Brown's business grew so rapidly that his 800-square-foot space soon was maxed out. He decided last year it was time to move into larger quarters. He leased two vacant storefronts totaling 3,500 square feet in a shopping center on the southwest corner of Indian Rocks Road and West Bay Drive. Most of the space — 2,400 square feet — would be for the kitchen and bakery, and the remainder for a retail shop. The investment, which included renovating the interior and purchasing new equipment, was $450,000.

"This is a risk," said Brown, 51, who lives in Largo. "But if you want to grow, you have to take a risk."

He opened last month, though both the kitchen and the retail areas are still undergoing modifications. Everything will be in place for the early January grand opening, Brown said.

"Our first priority is getting through the Christmas rush, getting the chocolate people want for the holiday," he said.

Brown said he is pleased with the workability of the huge kitchen with its gelato and chocolate machines (the chocolate comes from Valrhona, France). Visitors can view the candymaking process through the glass storefront.

In the retail shop, a sparkling chandelier hangs above cases filled with chocolates, handmade gelatos, gourmet popcorn and other confections. Customers can choose from an assortment of coffees, teas and soft drinks and sit at tables to drink and eat.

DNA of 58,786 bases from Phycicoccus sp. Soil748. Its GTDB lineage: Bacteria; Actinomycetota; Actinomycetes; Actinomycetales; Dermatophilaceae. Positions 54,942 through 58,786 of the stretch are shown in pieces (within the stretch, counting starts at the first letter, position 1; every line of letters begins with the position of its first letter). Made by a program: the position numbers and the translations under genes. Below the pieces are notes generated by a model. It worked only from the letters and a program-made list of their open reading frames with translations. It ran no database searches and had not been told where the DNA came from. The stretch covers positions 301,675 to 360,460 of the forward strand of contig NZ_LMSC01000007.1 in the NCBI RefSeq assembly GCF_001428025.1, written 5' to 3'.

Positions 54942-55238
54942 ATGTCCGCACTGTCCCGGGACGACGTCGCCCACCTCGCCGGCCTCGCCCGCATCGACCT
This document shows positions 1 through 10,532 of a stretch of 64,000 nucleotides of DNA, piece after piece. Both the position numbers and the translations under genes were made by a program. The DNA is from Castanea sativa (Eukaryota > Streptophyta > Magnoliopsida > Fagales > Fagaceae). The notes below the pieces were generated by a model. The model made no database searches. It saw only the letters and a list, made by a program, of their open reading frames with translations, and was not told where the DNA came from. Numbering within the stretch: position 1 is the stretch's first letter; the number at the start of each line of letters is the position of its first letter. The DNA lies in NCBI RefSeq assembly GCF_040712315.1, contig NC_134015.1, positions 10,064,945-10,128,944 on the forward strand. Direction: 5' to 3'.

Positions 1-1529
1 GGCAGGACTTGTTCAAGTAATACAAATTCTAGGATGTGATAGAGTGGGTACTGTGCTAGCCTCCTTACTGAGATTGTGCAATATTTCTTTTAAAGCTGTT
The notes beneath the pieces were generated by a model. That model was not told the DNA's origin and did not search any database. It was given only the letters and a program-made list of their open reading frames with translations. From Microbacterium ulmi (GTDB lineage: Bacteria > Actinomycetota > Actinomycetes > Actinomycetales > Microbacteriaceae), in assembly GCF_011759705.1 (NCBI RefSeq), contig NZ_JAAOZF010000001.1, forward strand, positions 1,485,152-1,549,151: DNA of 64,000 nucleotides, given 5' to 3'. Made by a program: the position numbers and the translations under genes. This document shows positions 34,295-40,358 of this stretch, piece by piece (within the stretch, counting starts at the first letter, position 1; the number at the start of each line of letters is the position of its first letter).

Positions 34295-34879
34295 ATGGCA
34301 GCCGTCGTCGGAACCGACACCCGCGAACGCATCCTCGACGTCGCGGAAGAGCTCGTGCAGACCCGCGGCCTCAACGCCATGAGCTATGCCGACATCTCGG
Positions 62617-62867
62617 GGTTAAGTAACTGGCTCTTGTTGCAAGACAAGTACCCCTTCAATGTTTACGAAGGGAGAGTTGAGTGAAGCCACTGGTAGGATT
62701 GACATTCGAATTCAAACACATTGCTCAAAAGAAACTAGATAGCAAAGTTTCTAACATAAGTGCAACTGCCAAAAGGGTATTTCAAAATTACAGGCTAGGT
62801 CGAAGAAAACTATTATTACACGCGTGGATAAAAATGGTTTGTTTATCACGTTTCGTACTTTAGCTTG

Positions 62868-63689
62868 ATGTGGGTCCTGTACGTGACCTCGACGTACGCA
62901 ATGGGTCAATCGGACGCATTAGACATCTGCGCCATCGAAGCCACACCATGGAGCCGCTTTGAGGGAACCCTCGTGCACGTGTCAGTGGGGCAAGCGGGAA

French macaroons, high-end cupcakes, cheesecakes and torts are coming soon, as well as classes in making chocolate, gelato and more.

"I think it's pretty much what I had hoped for," Brown said. "The challenge has been getting staff and having the time to train them. We've gone from a two-person staff to 10 to 12 people working with me and that requires a lot more structuring. I need both kitchen and retail managers."

Susan Brown, senior vice president of Stahl & Associates Insurance, has been a customer since Brown opened. For three years, Brown has produced holiday baskets for about 200 of the firm's biggest clients.

"He's got a beautiful business," she said. "The gelato is out of this world. That whole thing where you can see into the factory and how they do it kind of reminds me of Willy Wonka. It's so neat. If you're in the business of making chocolate, you're making people happy."

>> If you go

William Dean Chocolates

Where: 2790 West Bay Drive, Belleair Bluffs.

Hours: Holiday hours this week are 10 a.m.-9 p.m. through Friday, 10 a.m.-4 p.m. Christmas Eve, and closed Christmas Day. After the holiday, regular hours are 10 a.m.-7 p.m. Monday-Friday, 10 a.m.-6 p.m. Saturday, and 10 a.m.-5 p.m. Sunday.

Information: Call (727) 593-0656 or go to

Prices: Individual pieces of candy cost $1.75; 5-piece assortment, $12; 10-piece, $22; 20-piece, $45; 36-piece, $79, 16-piece in a wooden box, $70. Chocolate bars, $5 each. Candied ginger, $8; chocolate orange peels, $10; 18-piece pate de fruit, $18.

Spreading chocolate happiness: Largo man's candy-making hobby led to thriving business 12/20/11 [Last modified: Tuesday, December 20, 2011 4:23pm]